Gertrude Newsome Jackson, a longtime activist who played a central role in the civil-rights movement in Phillips County, died Tuesday at the age of 95.
For more than 60 years, Jackson was widely recognized for her efforts on behalf of young people and minority-group members in eastern Arkansas.
"She was a grass-roots person who would go and knock on doors to get people registered to vote [in Marvell]," said Alesia Ellington, Jackson's daughter. "She was also a big proponent of children's education. She always wanted children to be able to read before they reached first grade."
Jackson was known throughout the Delta as a leader in the civil-rights movement, earning numerous accommodations and awards that included an honorary Doctor of Humane Letters from the University of Arkansas at Little Rock and U.S. presidential letters from Bill Clinton and Barack Obama.
"She gave her entire life fighting for equality for all," said Deran Ford, her nephew.
In the 1960s, Jackson and her husband, Earlis, opened their home to the Student Nonviolent Coordinating Committee group for meetings that were aimed at improving the area's predominantly black schools, according to the Central Arkansas Library System Encyclopedia of Arkansas.
In 1966, the Jacksons led a six-week boycott by black families of the Marvell School District and initiated a lawsuit that sought desegregation of the schools. Those efforts resulted in the U.S. Court of Appeals for the 8th Circuit ordering the full desegregation of the schools by the 1970-71 school year.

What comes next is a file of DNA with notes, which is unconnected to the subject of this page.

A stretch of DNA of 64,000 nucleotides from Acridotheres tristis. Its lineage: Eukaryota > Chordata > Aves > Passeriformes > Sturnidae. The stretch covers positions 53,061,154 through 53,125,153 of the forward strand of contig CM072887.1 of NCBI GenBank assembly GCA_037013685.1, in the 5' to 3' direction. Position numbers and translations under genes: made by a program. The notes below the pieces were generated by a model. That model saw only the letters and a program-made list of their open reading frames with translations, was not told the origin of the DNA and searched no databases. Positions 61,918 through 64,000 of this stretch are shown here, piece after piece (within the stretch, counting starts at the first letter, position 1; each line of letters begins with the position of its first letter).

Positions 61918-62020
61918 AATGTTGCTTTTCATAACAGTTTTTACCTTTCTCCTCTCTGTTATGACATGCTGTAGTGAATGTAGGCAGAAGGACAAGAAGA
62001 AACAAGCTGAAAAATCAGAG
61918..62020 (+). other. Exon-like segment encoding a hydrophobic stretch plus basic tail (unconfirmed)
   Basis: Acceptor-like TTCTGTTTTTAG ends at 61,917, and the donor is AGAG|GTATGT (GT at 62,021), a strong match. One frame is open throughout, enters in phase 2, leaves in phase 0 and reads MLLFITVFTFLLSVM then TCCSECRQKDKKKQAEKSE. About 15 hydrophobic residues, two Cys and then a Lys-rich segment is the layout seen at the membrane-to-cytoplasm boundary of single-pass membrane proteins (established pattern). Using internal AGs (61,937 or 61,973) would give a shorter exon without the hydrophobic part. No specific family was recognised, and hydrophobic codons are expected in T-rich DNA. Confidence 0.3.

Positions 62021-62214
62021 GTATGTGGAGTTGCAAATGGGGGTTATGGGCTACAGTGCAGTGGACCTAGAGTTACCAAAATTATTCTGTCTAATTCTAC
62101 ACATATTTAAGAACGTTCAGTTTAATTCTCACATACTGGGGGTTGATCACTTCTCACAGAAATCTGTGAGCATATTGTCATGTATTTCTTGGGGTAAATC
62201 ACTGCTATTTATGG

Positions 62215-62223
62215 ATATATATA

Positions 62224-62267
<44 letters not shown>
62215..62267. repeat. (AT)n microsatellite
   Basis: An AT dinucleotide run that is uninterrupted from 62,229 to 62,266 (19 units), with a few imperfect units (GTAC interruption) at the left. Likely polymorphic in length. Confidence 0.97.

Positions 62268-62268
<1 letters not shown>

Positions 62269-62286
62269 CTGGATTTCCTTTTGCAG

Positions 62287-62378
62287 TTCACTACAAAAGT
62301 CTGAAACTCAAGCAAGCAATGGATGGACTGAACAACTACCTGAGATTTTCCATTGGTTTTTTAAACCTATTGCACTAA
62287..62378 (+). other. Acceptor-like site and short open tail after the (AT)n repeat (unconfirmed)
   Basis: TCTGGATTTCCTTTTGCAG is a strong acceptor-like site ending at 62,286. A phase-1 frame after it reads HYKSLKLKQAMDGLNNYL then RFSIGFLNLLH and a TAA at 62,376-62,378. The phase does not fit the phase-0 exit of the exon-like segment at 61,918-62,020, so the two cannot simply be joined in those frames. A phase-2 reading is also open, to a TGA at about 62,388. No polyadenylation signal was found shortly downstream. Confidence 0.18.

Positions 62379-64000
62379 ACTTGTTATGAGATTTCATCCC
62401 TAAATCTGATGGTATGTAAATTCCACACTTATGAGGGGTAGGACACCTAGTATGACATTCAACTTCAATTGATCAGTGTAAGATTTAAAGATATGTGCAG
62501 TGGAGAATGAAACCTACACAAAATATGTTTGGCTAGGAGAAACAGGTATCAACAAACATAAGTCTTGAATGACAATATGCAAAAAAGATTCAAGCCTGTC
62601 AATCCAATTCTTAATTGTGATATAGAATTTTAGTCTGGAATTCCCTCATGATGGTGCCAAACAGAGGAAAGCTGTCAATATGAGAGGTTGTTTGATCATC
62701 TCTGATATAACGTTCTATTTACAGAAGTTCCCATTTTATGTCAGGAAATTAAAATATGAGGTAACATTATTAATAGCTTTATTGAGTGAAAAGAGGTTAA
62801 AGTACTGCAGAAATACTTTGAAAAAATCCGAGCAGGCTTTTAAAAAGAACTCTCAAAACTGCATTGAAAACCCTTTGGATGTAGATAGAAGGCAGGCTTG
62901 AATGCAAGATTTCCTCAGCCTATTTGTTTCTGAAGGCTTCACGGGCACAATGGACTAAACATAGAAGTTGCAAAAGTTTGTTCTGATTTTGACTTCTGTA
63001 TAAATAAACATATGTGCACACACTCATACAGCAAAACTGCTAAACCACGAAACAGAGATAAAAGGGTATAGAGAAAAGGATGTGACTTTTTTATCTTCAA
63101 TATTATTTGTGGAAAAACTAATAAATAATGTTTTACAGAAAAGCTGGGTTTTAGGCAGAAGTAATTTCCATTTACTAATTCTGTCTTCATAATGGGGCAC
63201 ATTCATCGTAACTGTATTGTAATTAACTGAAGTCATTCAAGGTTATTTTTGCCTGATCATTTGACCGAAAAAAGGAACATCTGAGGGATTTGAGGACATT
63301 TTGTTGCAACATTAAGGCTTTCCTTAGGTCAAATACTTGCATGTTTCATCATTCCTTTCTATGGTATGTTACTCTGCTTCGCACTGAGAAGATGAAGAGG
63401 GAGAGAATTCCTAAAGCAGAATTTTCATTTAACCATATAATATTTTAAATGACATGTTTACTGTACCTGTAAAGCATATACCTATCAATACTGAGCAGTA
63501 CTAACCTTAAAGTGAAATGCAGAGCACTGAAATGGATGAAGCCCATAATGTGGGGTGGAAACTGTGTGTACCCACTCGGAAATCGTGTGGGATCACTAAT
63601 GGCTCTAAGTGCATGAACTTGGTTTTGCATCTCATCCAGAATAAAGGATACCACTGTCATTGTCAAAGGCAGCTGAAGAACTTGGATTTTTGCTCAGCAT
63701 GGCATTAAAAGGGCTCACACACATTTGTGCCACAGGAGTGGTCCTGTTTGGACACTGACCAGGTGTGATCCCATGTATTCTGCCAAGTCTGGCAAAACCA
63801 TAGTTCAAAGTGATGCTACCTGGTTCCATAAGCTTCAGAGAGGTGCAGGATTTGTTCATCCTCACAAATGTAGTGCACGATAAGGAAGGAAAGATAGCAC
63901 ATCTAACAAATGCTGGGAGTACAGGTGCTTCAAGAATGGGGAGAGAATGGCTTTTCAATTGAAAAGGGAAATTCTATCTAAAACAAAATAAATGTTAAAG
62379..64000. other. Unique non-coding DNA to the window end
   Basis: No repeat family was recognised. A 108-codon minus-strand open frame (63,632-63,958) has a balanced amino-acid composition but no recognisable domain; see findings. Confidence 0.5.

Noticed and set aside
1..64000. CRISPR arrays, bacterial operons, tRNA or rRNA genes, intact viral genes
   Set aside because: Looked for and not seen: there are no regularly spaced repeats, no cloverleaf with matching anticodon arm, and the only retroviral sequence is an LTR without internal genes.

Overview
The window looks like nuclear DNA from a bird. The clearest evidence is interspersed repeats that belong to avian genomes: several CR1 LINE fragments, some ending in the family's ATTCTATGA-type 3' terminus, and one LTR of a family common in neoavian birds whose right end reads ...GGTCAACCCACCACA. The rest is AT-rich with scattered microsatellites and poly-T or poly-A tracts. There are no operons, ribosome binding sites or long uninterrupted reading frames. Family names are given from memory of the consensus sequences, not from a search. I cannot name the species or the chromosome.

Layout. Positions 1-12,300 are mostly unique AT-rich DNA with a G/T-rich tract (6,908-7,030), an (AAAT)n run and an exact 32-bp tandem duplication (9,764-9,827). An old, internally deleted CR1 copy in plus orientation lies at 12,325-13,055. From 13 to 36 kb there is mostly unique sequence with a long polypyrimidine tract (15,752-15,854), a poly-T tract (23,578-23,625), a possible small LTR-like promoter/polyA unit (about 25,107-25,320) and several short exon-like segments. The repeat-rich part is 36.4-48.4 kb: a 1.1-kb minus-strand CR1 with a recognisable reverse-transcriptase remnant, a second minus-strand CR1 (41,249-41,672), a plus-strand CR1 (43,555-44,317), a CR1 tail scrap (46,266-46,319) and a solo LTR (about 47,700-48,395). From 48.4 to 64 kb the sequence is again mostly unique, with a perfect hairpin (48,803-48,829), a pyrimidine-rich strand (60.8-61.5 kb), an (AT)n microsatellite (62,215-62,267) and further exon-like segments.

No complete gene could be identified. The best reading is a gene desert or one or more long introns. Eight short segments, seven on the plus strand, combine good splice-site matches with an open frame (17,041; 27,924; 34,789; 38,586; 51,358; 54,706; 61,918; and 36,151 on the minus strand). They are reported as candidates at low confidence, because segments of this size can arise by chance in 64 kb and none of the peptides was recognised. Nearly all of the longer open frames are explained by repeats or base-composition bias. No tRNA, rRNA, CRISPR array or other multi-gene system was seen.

Jackson's efforts also drew the ire of the Ku Klux Klan. Ellington said her mother told her a story about a time when a truck pulled up beside her in Marvell.
"The man rolled down his window and fired a shot over her car, I believe," Ellington said. "She never told Dad because he would stop her from doing what she needed to do."
Jackson and her husband raised 11 children, all of whom graduated from high school and seven of whom earned college degrees.
"The challenges she had to overcome and the adversity she had to deal with in that era and at that time, but love always radiated from her," Ford said.
Ellington described her mother as a free spirit, saying Jackson lived her life by the slogan "everything is going to work out all right." That spirit extended to her children as well.
"We didn't really have many constraints on us, and we never got into trouble," Ellington said. "When we got older we asked why she raised us like that, and she told us, 'I figured everything would work out.'"
Jackson had a giving heart, too. Her daughter recalled a time when her mother took out a loan to buy a vehicle for a co-worker.
"She didn't care if you were black or white. If you were in need, then she was going to help," Ellington said. "She would say, 'I never missed a thing by giving to someone.'"
Jackson also wasn't afraid to ask for anything.
"I remember one time Bill Clinton came down to Phillips County," Ellington said with a laugh, recalling an encounter between her mother and the future 42nd president. "My mom just went up to him and said 'My daughter just loves you. Can you sign this photo?'
"So she brought me an autographed picture of Bill Clinton."
State Desk on 10/05/2019